```
This pythonic one liner list comprehension function isn't so complicated. It is merely taking the numbers from the above, current and below rows (all out of bounds are handled by the defaultdict), checking if they horizontally come within 1 column of the asterisk and if they do map the Number to just its value.
```python
res = 0
numbers = collections.defaultdict(list)
for y, line in enumerate(L):
for m in re.finditer(r'\d+', line):
numbers[y].append(Number(m[0], y, m.start(), m.end() - 1))
for y, line in enumerate(L):
for x, ch in enumerate(line):
if ch == '*':
adj = adjacent_nums(y, x)
if len(adj) == 2:
res += math.prod(map(int, adj))
return res
```
### Iterative
Another way to solve part 1 at least would be to iterate through every line's characters building up the int and keeping track of some state.
### Quadtree
This might be the ideal data structure?
## Performance
| Part Number | Time |
| ----------- | -------- |
| Part 1 | 0.003261 |
| Part 2 | 0.002694 |
It's funny my part 2 is faster than part 1!
Stopping as soon as a failure state is reached could improve the performance in part 2 when looking for an asterisk with exactly two adjacent numbers. Currently my code will go onto find all neighbours, it should quit once it has found a third.
I tried improving my original code that checked whether a character was a symbol or not. The result was actually a program that took 25 times as long to execute... What's going on here?
```python
ch not in '.1234567890'
# vs
ch != '.' and (ch < '0' or ch > '9')
```
I thought that checking 3 conditions would be faster than checking if a character exists in an 11 character string. It's slows the runtime of part 1 down by about 10%.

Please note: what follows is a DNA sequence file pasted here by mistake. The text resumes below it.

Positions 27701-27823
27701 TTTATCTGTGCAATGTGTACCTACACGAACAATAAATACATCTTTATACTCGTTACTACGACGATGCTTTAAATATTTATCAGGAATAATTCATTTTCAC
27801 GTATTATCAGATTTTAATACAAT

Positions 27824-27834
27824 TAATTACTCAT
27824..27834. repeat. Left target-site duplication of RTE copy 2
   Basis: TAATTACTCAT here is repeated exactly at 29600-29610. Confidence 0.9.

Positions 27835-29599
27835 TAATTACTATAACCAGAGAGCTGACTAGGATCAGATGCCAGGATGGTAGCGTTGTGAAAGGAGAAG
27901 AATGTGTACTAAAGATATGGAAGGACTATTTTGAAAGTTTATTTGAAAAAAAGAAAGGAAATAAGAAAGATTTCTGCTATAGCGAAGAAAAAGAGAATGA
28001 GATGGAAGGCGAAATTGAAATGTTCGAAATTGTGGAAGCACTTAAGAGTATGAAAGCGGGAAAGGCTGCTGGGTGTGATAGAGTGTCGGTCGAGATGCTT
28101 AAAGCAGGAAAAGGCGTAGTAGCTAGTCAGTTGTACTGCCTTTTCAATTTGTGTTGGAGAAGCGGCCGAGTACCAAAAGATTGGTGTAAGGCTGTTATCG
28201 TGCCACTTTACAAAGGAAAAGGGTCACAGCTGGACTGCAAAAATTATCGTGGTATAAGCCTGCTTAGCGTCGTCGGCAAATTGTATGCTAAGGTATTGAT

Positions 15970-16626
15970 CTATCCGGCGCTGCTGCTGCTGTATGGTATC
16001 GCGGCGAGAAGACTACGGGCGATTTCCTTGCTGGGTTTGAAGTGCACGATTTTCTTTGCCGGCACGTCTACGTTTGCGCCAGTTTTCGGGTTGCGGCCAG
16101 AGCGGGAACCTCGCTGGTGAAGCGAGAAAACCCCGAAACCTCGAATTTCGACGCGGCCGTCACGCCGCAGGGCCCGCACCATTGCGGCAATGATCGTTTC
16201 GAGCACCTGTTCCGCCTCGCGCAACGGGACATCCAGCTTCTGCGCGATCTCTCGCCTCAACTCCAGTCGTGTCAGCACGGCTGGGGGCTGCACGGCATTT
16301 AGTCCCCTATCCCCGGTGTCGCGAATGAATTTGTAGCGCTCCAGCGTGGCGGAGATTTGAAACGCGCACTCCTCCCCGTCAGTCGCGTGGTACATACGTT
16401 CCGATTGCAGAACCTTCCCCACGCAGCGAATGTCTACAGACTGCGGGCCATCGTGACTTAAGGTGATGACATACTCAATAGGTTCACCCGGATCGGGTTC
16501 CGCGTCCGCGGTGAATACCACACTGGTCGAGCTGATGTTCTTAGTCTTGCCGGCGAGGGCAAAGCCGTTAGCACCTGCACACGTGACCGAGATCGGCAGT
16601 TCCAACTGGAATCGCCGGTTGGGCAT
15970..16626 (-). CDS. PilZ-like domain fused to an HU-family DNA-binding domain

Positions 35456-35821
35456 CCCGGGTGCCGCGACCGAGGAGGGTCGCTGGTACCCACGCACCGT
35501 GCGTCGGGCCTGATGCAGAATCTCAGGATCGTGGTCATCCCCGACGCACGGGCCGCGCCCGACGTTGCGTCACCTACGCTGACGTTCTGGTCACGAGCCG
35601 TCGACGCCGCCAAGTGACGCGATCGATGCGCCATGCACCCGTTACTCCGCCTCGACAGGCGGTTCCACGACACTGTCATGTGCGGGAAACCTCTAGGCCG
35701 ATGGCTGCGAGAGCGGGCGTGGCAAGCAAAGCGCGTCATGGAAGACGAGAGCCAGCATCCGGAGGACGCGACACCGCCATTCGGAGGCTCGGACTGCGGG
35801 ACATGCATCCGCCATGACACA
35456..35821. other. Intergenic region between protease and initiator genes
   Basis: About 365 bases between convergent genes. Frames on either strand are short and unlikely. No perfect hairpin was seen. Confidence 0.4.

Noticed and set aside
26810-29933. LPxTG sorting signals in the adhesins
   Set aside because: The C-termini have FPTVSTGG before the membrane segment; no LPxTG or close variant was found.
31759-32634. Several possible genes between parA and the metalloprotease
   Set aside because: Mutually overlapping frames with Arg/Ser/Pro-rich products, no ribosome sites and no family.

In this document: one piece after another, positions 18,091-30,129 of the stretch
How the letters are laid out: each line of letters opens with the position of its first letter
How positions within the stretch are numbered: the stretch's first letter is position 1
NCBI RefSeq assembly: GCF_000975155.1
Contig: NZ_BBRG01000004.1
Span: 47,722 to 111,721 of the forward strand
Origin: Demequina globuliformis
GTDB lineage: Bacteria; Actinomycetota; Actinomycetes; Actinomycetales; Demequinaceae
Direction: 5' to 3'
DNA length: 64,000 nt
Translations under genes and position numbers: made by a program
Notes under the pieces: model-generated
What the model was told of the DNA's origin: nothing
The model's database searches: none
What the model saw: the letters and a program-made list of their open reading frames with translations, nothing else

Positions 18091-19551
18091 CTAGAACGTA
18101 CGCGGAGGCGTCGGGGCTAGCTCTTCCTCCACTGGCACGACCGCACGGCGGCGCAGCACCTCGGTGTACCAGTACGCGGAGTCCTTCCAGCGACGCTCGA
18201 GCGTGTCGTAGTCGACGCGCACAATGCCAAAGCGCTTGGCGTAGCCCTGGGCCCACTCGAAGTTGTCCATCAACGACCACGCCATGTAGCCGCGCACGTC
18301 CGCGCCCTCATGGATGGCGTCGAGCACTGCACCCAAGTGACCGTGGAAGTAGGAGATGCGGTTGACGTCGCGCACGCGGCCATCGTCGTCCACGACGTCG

It was not of any benefit to optimize out checking the characters that belong to the number itself from symbol within a boundary function. It also complicated the code. Take a look.
```python
def symbol_in_bounds(y, x1, x2):
if x1 > 0 and is_symbol(L[y][x1 - 1]):
return True
if x2 < LINE_LENGTH - 1 and is_symbol(L[y][x2 + 1]):
return True
for x in range(max(0, x1 - 1), min(LINE_LENGTH - 1, x2 + 1) + 1):
if is_symbol(L[max(0, y - 1)][x]):
return True
for x in range(max(0, x1 - 1), min(LINE_LENGTH - 1, x2 + 1) + 1):
if is_symbol(L[min(LINE_COUNT - 1, y + 1)][x]):
return True
return False
```
## Padding Input
A strategy to simplify code is to add a border around the grid input of values that we ignore, in this problem that could be the period. Since we are only checking 1 position away in all directions that would be the same size of border we could add.
```python
def pad_grid(L, ch = '.', border_size = 1):
pad = ch * border_size
L = [pad + x + pad for x in L]
pad_line = ch * len(L[0])
L = [pad_line] + L + [pad_line]
return L
```
This example grid padding function would turn a grid like
```
> ............
467..114.. > .467..114...
...*...... > ....*.......
..35..633. > ...35..633..
......#... > .......#....
617*...... > .617*.......
.....+.58. > ......+.58..
..592..... > ...592......
......755. > .......755..
...$.*.... > ....$.*.....
.664.598.. > ..664.598...
> ............
```
Keep in mind that if the x and y locations are important that you must now subtract the border size from both before using them.
## Conclusion
Refactoring python ranges to list indices is a bit tricky since they are exclusive for the end argument.